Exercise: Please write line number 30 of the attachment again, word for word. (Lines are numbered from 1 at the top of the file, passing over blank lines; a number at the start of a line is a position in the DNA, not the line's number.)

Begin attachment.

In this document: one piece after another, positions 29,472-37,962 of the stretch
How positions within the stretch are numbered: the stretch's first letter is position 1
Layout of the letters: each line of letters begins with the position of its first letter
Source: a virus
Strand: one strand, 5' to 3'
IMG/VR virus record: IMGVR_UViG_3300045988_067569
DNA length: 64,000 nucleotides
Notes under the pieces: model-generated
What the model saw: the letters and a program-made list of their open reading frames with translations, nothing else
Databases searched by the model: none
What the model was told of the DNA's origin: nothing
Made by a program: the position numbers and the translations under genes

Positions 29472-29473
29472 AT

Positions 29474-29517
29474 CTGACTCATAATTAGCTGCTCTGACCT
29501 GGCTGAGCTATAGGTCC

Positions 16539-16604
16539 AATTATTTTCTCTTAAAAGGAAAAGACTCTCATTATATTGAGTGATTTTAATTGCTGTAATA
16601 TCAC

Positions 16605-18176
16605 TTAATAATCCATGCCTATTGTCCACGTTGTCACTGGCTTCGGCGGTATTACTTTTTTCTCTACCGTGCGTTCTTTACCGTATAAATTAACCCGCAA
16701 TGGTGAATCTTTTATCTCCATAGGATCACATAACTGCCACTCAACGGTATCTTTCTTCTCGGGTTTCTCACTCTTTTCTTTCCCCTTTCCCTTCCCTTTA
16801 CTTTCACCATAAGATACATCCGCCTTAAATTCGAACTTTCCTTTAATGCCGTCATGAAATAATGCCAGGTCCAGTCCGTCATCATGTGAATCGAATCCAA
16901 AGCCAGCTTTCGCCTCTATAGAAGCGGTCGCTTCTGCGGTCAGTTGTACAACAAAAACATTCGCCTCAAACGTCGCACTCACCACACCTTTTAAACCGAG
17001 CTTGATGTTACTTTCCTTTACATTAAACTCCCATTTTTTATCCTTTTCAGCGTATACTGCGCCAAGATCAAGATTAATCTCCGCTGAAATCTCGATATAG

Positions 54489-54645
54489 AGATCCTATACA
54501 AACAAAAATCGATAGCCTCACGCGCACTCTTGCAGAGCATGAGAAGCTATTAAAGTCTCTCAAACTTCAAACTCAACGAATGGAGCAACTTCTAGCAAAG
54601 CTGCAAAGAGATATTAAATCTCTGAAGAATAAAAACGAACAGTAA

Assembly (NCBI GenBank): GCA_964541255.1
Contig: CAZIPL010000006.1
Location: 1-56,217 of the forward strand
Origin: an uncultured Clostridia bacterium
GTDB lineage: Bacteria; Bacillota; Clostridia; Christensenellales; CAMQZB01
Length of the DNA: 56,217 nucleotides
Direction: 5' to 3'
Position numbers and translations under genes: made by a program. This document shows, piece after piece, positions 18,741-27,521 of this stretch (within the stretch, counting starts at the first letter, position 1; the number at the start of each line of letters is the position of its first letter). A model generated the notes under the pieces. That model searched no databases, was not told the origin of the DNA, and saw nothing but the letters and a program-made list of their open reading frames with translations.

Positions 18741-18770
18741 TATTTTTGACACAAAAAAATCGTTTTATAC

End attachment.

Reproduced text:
54601 CTGCAAAGAGATATTAAATCTCTGAAGAATAAAAACGAACAGTAA